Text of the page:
Chemicals And Natural Cleaners For Swimming Pools


For many, swimming pools are a summertime staple, whether for gathering, relaxing, partying, or exercising.

Keeping the pool well-balanced and maintained will prolong the life of every part of the pool, as well as keep people safe after being exposed to the pool’s water. Cleaning often will prolong the filter’s life and prevent algae from forming, and balancing the water will help the equipment last longer. Proper maintenance can help eliminate the need for repairs.

There are three essential steps to follow when it comes to keeping the pool clean, clear, and safe:

  • Sanitize
  • Oxidize
  • Prevent algae growth


Sanitation is what has to be done to keep the pool water clean. Adding the proper chemicals to the water will kill bacteria and other contaminants so that the water is safe for swimming.

With respect to sanitation in swimming pools, there are three Environmental Protection Agency (EPA) approved methods.

Chlorine is the most common and least expensive way to sanitize a pool. It is highly efficient because it is aggressive on bacteria and other contaminates, yet slightly less aggressive on surfaces of the pool and on people’s skin and eyes. It is available in tablets or powder, and also can be found in a liquid form which is more for shocking (oxidizing).

It is recommended to test the water weekly to keep the chlorine levels in the ideal range of between 2 to 4 ppm. In this range, it won’t cause rashes, dry skin, or burning eyes. Chlorine levels should be tested regularly since outdoor elements like sun and rain may affect levels. It is the most common option since it is inexpensive, practical, easily accessible, and easy to maintain.

Bromine is a chemical compound used for swimming pools but primarily for hot tubs. It is very similar to chlorine in many ways because it’s also a halogen-based sanitizer. An important consideration is that it breaks down in UV light, so levels will drop with exposure to direct sunlight. Also, it is a bit pricier compared to chlorine.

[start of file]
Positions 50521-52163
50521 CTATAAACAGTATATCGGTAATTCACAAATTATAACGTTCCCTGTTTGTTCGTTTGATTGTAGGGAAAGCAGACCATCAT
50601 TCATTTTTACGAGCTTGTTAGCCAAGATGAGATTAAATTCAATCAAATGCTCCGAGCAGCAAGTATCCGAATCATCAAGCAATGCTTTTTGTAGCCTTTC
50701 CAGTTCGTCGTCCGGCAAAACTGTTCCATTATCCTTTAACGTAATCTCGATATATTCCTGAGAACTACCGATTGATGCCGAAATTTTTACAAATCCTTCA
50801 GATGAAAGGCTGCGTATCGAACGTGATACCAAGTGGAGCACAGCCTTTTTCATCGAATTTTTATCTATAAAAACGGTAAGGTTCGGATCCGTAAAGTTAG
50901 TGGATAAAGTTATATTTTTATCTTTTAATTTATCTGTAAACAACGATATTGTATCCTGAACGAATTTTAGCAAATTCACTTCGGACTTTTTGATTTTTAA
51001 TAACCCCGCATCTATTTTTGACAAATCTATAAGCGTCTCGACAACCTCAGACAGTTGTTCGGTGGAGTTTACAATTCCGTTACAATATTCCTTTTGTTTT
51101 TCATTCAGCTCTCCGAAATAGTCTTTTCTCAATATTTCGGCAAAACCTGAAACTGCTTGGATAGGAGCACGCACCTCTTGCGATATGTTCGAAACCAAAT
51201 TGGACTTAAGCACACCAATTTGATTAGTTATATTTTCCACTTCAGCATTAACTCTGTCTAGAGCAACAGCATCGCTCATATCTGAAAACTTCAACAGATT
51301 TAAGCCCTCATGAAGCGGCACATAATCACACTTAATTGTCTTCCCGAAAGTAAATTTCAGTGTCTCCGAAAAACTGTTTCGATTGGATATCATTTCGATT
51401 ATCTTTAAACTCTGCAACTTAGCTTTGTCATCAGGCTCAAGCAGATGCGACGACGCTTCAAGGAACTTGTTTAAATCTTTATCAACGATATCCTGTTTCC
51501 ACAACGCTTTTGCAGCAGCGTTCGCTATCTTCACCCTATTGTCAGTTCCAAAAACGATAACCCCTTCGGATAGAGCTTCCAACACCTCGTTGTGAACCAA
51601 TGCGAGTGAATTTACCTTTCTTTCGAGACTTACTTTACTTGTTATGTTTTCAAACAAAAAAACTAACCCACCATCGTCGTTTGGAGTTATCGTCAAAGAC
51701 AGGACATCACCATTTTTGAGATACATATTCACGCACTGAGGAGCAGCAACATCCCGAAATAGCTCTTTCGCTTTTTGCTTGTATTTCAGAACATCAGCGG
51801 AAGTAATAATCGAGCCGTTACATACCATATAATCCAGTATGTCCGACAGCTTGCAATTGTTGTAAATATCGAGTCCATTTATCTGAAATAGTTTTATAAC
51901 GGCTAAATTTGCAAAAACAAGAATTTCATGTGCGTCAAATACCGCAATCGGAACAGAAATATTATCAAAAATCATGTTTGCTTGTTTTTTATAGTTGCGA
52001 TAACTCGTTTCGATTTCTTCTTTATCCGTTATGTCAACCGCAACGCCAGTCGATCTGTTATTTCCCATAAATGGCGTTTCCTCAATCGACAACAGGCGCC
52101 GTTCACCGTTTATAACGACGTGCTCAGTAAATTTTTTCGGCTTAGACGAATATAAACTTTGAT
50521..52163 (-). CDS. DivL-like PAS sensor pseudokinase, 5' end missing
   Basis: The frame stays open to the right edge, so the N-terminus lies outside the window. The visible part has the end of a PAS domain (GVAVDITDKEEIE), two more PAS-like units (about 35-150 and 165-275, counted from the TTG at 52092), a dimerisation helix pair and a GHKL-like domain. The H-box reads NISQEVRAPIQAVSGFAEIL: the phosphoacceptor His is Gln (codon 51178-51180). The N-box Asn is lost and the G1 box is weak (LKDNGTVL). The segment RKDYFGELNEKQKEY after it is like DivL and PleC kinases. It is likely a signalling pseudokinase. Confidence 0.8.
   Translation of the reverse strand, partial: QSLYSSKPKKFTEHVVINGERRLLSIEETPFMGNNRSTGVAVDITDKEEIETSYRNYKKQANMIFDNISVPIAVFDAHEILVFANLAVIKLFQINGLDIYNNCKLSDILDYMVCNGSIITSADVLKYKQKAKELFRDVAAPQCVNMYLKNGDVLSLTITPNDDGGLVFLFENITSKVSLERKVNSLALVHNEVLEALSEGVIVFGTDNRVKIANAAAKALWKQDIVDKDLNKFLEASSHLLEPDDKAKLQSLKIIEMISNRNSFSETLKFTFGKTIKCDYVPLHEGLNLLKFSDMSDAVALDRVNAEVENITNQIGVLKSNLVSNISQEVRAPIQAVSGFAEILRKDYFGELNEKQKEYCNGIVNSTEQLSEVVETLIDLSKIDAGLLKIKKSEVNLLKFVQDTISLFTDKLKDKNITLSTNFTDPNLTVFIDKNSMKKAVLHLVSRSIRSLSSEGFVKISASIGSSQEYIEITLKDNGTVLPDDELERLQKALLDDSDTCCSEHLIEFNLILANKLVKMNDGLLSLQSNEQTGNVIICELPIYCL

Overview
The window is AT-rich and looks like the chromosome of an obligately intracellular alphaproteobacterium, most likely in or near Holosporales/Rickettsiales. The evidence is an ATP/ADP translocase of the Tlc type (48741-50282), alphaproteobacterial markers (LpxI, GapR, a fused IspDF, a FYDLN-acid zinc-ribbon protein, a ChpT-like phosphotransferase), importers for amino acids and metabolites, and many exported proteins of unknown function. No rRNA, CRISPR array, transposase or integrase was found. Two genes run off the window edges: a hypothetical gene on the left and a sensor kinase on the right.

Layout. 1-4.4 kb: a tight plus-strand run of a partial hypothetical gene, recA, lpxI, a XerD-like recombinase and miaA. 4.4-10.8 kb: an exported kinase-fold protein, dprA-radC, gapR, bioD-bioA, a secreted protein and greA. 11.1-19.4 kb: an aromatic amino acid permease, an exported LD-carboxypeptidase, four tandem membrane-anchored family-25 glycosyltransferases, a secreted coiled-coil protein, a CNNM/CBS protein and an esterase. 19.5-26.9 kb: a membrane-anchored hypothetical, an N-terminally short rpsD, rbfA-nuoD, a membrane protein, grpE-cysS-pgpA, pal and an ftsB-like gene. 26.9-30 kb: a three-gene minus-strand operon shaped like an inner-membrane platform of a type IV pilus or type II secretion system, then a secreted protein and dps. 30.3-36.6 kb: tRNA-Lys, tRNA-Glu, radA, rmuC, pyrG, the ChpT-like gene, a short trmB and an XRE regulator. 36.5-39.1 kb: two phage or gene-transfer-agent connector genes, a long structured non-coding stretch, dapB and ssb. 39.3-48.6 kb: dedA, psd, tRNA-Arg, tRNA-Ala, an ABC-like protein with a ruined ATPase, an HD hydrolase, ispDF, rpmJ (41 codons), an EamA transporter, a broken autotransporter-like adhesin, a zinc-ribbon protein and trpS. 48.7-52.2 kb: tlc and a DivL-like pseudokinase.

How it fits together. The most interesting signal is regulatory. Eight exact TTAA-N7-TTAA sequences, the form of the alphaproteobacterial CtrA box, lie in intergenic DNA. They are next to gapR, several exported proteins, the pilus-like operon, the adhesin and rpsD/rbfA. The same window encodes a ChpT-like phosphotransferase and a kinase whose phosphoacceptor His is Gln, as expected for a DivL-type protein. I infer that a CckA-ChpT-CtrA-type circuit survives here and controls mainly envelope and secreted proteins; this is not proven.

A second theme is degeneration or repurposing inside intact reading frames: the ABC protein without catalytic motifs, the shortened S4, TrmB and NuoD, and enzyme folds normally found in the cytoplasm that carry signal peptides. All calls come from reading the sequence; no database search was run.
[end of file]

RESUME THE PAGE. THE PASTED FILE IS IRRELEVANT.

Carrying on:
Biguanide: This third option is a less common because of its expense and common difficulties when using it.


Shocking the pool is the process of oxidizing the water for both maintenance reasons and treatment purposes. The maintenance part is a treatment as well, but it is also preventative. Swimming pools need to be oxidized routinely, typically once a week, in order to:

  • kill bacteria
  • break up chloramines
  • To eliminate foreign contaminants

Some chemicals used to oxide the water are:

Hydrogen peroxide

Hydrogen peroxide is an aggressive oxidizer for cleaning, yet it’s not rough on the skin in appropriate concentrations. The usual dose for peroxide shock is 1 gallon used for every 10,000 gallons of pool water. The waiting time to go swimming after applying hydrogen peroxide to the pool is 15 minutes.

Potassium monopersulfate

The non-chlorine oxidizer potassium monopersulfate can be used along with all types of sanitizers, but it’s most commonly used with bromine and chlorine pools. Also known as potassium peroxymonopersulfate, it breaks down organic waste, such as sweat, urine, sunscreen, oils, and other impurities in the water.

Activated carbon